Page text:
I would establish some simple ground rules or facts that are indisputable so as to preclude pandering and stupidity:
Medicare is going broke so neither candidate is allowed to say that leaving it just the way it is a good idea.
The defense budget is so huge that even the military itself realizes that it can be cut. Both sides of the aisle agreed to cut it to solve, at least partially, our budget nightmare. Neither candidate is allowed to say that they would never reduce the military budget.
The decline of the middle class has nothing to do with tax policy. Lowering their taxes further will have just as little impact on their welfare as the previous five tax cuts in the last 10 years. Neither candidate is allowed to claim that tax policy will save them. [Their taxes are already extremely low]
I wax on constantly about the impact of a billion new Chinese laborers being tacked on to our labor force. The problem is not as simple as outsourcing by itself. It's what's in the head of every employer when they hire a new worker: the knowledge that there is a virtual ocean of nearly free labor available online or offshore.
This understanding is so widespread that even NFL football owners won't yield to the demands of a union – any union. The NFL has annual revenue of $9bn and the referees aren't even asking for a raise – they just want to keep their current pension benefits. The league wants to cut them by $3mm/yr.
That's 0.33% of revenue.
Scott Walker and David Koch must be advising the NFL. Union busting has become a part of our culture – just listen to talk radio. Yes, organized labor went way overboard thirty years ago but now the pendulum has swung so far that we have officially entered a race to the bottom verses the Viet Namese – there will be no winners.
Pinkerton guards enforce a lockout at Carnegie Steel
Peasants can't afford football tickets… or iPhones.
Religious fundamentalists really really want to take the bible literally. Unfortunately it has a whole variety of fables and contradictions that render the task impossible. Science continues to add more fuel to the arguments first made by intellectuals during the enlightenment period.
We find ourselves in America living amongst a group of people who desperately want to simplify the whole problem. They want human behavior to be easily divided between good and bad. They need to take the bible literally. Homosexuals are of course all bad. Hollywood actors are all bad. Women who abort fetuses are … murderers.
Ambiguity and areas of gray don't play well on conservative talk radio. Listeners like absolutes, just like bible followers. A cultural war is a good thing if you believe you have God on your side. Talk radio constantly asserts that "liberals" are morally corrupt. Every Republican candidate now vies to be the most Christian (moral). It becomes like a game: who can denounce evolution with the greatest vigor; who can denounce the libertine Hollywood culture most strongly; and who stands for the protection of the life of a fetus under all circumstances.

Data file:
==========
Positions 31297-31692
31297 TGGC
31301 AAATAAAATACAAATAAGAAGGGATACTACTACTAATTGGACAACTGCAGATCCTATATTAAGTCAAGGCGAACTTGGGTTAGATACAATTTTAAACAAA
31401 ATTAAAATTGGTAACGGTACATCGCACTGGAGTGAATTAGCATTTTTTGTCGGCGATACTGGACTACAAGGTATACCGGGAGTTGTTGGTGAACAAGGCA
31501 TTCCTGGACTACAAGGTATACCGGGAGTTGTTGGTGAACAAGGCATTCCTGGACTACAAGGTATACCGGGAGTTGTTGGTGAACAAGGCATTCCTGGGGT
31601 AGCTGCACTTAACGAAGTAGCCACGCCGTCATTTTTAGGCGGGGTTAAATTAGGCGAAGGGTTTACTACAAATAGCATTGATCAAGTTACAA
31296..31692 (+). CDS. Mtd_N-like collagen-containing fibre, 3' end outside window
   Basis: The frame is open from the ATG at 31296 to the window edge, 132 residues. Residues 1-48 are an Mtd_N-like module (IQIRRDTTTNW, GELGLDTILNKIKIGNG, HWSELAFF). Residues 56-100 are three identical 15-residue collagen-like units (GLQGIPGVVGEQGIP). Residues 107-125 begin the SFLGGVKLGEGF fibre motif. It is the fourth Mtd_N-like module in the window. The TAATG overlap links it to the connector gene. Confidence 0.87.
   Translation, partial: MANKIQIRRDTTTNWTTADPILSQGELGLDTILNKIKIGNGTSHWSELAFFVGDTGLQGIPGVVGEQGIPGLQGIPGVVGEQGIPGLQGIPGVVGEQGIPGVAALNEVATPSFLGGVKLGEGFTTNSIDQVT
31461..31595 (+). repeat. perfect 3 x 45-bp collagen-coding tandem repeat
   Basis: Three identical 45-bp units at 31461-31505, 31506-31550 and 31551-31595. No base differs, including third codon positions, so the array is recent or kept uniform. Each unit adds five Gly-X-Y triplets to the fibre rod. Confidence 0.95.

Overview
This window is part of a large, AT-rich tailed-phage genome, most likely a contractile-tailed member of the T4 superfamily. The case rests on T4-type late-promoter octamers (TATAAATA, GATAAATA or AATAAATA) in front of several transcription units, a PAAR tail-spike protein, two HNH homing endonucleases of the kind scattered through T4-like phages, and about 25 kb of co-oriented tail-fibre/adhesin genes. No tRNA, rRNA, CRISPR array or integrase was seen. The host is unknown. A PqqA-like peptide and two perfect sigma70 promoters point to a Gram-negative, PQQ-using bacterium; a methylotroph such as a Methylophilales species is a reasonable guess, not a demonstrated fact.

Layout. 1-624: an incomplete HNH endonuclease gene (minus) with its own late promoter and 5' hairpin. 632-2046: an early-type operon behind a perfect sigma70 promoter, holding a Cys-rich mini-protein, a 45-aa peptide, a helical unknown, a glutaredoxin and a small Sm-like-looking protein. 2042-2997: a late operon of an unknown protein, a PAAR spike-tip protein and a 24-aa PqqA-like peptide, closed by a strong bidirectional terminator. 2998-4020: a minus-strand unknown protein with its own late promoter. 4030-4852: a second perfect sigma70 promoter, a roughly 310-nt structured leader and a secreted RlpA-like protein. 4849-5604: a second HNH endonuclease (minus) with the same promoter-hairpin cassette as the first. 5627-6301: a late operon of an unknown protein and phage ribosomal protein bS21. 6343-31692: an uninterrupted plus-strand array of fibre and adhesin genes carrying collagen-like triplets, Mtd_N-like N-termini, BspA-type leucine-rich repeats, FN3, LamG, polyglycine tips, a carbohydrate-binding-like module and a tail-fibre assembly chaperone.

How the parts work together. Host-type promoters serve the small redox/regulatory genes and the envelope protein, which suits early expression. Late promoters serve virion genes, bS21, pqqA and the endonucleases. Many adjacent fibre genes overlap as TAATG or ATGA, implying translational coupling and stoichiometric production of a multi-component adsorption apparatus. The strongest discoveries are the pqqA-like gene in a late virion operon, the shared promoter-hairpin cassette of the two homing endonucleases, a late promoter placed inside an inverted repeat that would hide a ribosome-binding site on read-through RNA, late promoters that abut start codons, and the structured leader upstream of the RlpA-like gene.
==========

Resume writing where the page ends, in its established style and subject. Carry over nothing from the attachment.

This contest naturally leads to a number of candidates making statements that are insulting, absurd or damaging to groups of people who get caught in the crossfire.
There is no war on women in particular. They just kind of get in the way sometimes when it comes to protecting a fetus. Gays, scientists, intellectuals, and Hollywood directors are also casualties because they too are on the side of Beelzebub. The rhetoric attracts [mainly] men who would be quite happy in a theocracy where heretics and their books are burned. Their followers do not judge them by modern or scientific standards. Democratic polemicists get sucked into the game by trying to argue that all Republicans take an immoral position with regard to the poor.
Policy questions can always be moral. This mentality is able to defend positions or programs that have no record of success and no support from the academic community. Reducing our defense budget is immoral. Taxing our highest earners above the current rate is also immoral. Cutting Medicare or Medicaid by even $1.00 is appalling.
The front page of the Sunday New York Times shows a picture of a six year old girl who may be deported because her family came here illegally. Apparently having a normal immigration policy is also immoral. As much as the media may say they dislike the replacement of policy discussions with nonsense, they all know that an emotional argument sells more of ads than data.
Okay, Apple has just won a US lawsuit against Samsung. Many
critics (The New York Times and Atlantic Monthly to name 2) are saying this will be a bad thing with regard to future innovation. They argue that if Samsung were allowed to carry on using many of the tools
that Apple had built then Apple in order to compete, would have to develop even
bigger and better tools. I don't really understand this argument.
What it seems
to say is that after you make something it's okay for someone else to steal it
because then it forces you to make something new or better than the thing you